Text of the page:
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Almost No Money to Clean Up Paulsboro Contamination in Exxon Mobil Settlement

Corporate giant once operated South Jersey oil terminal cited by environmentalists for numerous leaks and spills

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Stepping up criticism of a controversial settlement with Exxon Mobil to deal with pollution claims, environmentalists yesterday agued it would do little to restore groundwater and other natural resources damaged at sites the company once operated in Paulsboro in South Jersey.

The proposed settlement puts the giant oil company on the hook for $225 million --far less than the $8.9 billion the state originally sought in natural-resources damages from two refineries Exxon operated in Linden and Bayonne. The tentative settlement reached this past March with the Christie administration also now covers 16 other sites owned by Exxon Mobil, as well as hundreds of retail gas stations not subject to the original litigation.

The proposal has generated much opposition, including from lawmakers who have launched legislative hearings into the deal. The debate over the proposal also has spurred a proposed constitutional amendment (SCR-163) that would prevent money from such settlements being used to plug holes in state budgets, instead of restoring natural resources, such as wetlands.

Exxon Mobil is still under obligation to clean up pollution at the multiple sites under previous orders from the state Department of Environmental Protection, but the directives fail to address, for the most part, efforts to restore natural resources damaged by the pollution.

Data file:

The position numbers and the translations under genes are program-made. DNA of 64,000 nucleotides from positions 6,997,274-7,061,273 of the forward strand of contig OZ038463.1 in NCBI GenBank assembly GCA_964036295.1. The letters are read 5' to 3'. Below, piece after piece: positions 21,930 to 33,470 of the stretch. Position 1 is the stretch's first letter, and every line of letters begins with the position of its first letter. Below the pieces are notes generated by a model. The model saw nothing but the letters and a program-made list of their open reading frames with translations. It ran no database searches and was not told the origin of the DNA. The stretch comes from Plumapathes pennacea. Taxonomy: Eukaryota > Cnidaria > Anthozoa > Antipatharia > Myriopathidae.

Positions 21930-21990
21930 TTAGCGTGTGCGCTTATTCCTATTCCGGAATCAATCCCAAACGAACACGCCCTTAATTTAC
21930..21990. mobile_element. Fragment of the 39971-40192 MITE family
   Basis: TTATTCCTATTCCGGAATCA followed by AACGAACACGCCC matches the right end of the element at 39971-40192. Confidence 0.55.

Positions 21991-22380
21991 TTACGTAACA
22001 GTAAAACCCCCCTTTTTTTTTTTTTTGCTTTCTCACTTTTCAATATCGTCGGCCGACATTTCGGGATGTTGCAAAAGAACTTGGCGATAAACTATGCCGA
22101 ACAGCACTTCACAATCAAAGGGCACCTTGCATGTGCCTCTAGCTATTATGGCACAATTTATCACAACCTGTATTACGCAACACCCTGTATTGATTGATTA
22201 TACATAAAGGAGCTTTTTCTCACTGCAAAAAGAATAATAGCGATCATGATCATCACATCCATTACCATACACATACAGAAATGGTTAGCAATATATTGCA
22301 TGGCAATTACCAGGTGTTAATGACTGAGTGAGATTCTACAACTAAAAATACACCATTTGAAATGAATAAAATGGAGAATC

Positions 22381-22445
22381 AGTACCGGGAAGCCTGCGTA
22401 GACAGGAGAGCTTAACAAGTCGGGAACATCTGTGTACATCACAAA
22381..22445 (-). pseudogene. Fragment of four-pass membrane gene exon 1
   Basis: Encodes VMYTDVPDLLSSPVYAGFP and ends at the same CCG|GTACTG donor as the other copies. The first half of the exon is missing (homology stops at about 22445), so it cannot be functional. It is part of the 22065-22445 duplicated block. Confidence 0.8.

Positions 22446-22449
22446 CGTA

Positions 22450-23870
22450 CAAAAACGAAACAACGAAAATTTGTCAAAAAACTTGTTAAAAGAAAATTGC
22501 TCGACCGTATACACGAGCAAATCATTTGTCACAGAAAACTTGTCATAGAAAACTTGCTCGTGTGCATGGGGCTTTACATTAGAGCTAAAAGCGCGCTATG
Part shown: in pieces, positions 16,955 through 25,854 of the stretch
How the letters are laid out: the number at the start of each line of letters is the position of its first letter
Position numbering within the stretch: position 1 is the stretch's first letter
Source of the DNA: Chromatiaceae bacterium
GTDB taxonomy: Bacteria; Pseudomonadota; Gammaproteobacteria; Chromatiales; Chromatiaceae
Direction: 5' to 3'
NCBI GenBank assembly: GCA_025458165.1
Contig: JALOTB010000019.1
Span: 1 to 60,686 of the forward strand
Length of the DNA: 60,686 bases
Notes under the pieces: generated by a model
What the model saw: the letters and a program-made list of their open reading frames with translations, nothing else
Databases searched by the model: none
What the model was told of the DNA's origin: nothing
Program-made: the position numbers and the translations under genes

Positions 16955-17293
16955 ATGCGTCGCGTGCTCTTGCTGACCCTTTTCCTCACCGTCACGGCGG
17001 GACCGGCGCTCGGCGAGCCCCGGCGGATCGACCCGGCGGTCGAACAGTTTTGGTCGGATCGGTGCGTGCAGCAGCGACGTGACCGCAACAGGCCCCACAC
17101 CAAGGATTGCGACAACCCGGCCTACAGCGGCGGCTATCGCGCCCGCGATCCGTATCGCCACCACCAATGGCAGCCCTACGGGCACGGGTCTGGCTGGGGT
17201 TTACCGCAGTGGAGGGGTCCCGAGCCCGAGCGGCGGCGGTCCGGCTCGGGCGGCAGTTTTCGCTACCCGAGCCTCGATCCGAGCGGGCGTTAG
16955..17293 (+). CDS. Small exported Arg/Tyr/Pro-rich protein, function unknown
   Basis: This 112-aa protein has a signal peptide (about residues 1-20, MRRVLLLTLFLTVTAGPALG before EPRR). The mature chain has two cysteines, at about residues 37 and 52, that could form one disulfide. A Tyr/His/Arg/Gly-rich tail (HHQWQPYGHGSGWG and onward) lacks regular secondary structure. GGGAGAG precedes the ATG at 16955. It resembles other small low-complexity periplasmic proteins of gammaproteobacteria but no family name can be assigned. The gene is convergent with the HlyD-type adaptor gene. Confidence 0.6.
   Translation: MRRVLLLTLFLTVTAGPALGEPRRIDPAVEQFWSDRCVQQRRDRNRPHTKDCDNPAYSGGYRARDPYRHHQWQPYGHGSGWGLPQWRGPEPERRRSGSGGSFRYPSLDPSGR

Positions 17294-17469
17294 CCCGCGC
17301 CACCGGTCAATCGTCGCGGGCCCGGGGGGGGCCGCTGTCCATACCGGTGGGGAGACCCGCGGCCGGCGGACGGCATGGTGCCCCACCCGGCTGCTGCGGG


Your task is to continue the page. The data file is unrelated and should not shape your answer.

“For the people who live in South Jersey, this is the epicenter of a bad deal,’’ said Jeff Tittel, director of the New Jersey Sierra Club. “It’s probably the biggest giveaway in corporate history.’’

“Exxon’s dirty deal with Christie just gets dirtier and dirtier the more you look into it. Settling for less than three cents on the dollar for two North Jersey refineries is bad enough, but waiving Exxon from liability at large sites like Paulsboro and hundreds of other smaller toxic sites is adding insult to injury,’’ said Dave Pringle campaign director of Clean Water Action. “By any measure, this is unacceptable,’’ he said.

Tracy Carluccio, deputy director of the Delaware Riverkeeper Network, noted Exxon Mobil earned more in profits last year than any other company in the United States.

“It’s a shame,’’ she said, referring to the settlement. “It’s a double shame on New Jersey and the Christie administration.’’

The administration has defended the proposed settlement, calling it the single largest natural resources deal ever reached with a polluter in New Jersey. But much of the money will be diverted to pay a law firm hired by the state to litigate the case and to plug a potential gap in next year’s state budget.

Legislators -- as well as environmental groups -- also have vowed to go to court, if necessary, to block the proposed settlement.

According to the DEP, the damages to natural resources at the Paulsboro site amounted to $81 million. “Instead of recovering tens of millions of dollars for groundwater contamination, the damages will be only $1.1 million.’’ Tittel said.

Exxon once owned the Paulsboro oil terminal, a 34-acre tract located on the banks of the Delaware River. According to environmentalists, there have been a number of leaks and spills on the site, including one in which 135,000 gallons leaked into the site back in 1985.

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